In this article you are gonna see how good is are OPEN source drivers with discrete GPU. Normally discrete GPU is supposed to perform better than integrated GPU but is it true if open source driver is handling things instead of proprietary drivers released by the vendors.
This article is not a total waste because most vendors don’t release proprietary drivers of all of their products for Linux and you have to rely on open source drivers. Probably because gaming in Linux is not mainstream. Well, it should be obvious that performance may differ from product to product. I’m not saying it holds true for everything,
I’m just sharing what I have maybe it will save some time for a person or answer somebody’s question. I have a laptop which comes with a discrete AMD Radeon r5 M430 and an integrated Intel HD 620 GPU. One of those hybrid setups. I would have no problems related to GPU if I was using Windows as my primary OS but I recently migrated to Linux.
AMD doesn’t provide any kind of Proprietary driver for the AMD GPU I have onboard for Linux. Oh yes, of course, they provide an official driver for Windows. Because of all the above reasons I had to rely on xorg open source drivers that come default with Ubuntu. And I wanted the answers to some of the questions I had questions “How good is this xorg driver with my discrete GPU? Is it even worth using? How well it performs against my integrated Intel GPU being on open source driver?”
And I couldn’t seem to find clear answers to those elsewhere so I went ahead and benchmarked both the GPU. But please do keep this in mind that this test was only performed with AMD Radeon R5 M430 and Intel HD 620 GPU on my laptop. So I’m not claiming the information and conclusion to hold true for every case.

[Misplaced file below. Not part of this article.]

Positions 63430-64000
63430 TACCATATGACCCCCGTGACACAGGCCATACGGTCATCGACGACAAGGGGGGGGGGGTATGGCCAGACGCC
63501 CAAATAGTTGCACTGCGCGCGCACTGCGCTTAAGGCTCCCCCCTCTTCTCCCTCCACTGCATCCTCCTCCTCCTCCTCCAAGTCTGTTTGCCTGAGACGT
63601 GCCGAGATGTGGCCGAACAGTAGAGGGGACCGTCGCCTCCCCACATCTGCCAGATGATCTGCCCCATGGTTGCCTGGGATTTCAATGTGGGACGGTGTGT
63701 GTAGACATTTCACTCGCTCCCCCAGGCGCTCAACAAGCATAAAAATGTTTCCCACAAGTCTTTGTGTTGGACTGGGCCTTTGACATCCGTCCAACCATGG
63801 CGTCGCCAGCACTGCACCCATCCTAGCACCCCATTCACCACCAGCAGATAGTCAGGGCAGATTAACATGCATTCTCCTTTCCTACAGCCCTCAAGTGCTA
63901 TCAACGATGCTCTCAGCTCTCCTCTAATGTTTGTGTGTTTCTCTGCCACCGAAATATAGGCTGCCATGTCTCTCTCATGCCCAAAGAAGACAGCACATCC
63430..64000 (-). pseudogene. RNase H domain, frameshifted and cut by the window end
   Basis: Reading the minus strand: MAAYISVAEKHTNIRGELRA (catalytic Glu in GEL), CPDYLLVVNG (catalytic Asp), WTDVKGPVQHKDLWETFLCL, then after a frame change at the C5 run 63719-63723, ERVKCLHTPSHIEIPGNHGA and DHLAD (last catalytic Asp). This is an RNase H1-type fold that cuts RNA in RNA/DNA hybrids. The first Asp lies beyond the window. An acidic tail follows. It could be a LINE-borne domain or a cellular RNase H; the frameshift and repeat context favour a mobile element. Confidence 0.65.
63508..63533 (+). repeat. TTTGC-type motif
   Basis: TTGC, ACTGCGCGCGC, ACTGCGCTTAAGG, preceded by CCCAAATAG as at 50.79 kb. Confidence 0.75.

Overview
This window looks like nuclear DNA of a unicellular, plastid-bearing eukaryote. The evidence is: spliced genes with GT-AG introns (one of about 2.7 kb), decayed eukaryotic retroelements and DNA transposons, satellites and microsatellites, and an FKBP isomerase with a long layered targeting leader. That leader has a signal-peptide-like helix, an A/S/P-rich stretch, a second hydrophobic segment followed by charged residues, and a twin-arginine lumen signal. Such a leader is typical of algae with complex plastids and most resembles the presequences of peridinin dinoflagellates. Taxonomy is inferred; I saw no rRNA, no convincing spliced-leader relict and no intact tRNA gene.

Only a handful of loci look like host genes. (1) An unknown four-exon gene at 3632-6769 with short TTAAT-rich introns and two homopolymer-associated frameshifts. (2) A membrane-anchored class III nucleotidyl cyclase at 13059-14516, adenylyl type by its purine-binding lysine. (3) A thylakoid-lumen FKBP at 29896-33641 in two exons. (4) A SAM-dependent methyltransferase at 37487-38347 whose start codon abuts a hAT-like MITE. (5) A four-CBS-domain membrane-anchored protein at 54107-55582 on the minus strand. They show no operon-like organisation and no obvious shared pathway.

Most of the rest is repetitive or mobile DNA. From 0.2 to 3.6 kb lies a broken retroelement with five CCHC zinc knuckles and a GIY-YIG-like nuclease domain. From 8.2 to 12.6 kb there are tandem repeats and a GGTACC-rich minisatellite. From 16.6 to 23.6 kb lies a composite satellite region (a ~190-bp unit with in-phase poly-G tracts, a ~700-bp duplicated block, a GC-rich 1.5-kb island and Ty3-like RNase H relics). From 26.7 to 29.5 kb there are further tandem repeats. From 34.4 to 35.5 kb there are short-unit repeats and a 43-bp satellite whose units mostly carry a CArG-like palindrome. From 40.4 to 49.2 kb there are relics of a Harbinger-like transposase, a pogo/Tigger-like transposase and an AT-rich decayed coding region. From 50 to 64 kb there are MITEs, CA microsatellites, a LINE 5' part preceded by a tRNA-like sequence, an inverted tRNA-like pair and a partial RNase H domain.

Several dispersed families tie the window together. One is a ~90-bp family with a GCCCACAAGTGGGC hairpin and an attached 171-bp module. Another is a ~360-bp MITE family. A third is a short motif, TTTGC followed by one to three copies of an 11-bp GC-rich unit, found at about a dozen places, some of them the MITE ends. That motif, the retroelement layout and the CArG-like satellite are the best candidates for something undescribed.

Okay, then let’s get started with the real thing now. I’m running the glmark2 benchmark on both the GPU under the same environment and conditions to draw conclusions.
Integrated Intel HD 620 GPU scores on glmark2 benchmark
So here are the results. The score could have been a little better maybe a 100 to 150 FPS more, a few processes were running while I ran this benchmark. And this holds true for the both GPU.
AMD Radeon R5 M430 GPU scores on glmark2 benchmark
Opps the image that lived here was accidentally deleted. But the scores were bad really bad.
I could really see and feel the difference the first time I ran the benchmark using AMD Radeon R5 M430 GPU after running the benchmark on Intel HD 620 and I was really disappointed. The discrete GPU which was supposed to THE performer is not doing well at all with those open source drivers on Linux.
And if you are wondering if I performed the same test with the latest version of mesa drivers then yes I also tried it the latest version of mesa driver to make sure. And also I tried to install the proprietary drivers of R5 M230 manually with high hopes because I somewhere read that driver of M230 work fine with M330 anyways and M430 is just an overclocked version of M330, go figure. But I was let down. Nothing else seemed to work even after days of research. The pain and struggle were real lol.
I decided I will write a conclusion part for this article because I just wrote it spontaneously. Purpose of this article is most likely to be misunderstood.
Basically, this was the test I ran to see if I could get a little better gaming experience on my Linux machine even without proprietary drivers for the GPU on board. And the result is clear as crystal, Intel’s integrated GPU works better than the discrete one with the open source drivers.
I’m going to do a few more tests with my GPU so that this article will make a little more sense. It will be like an article series. Makes most sense when you read all of them. I will link to those new tests as soon as I perform them on appropriate places.
I hope this article provided you with some value and probably answered some of your questions. This is it for this article.
Have a good day.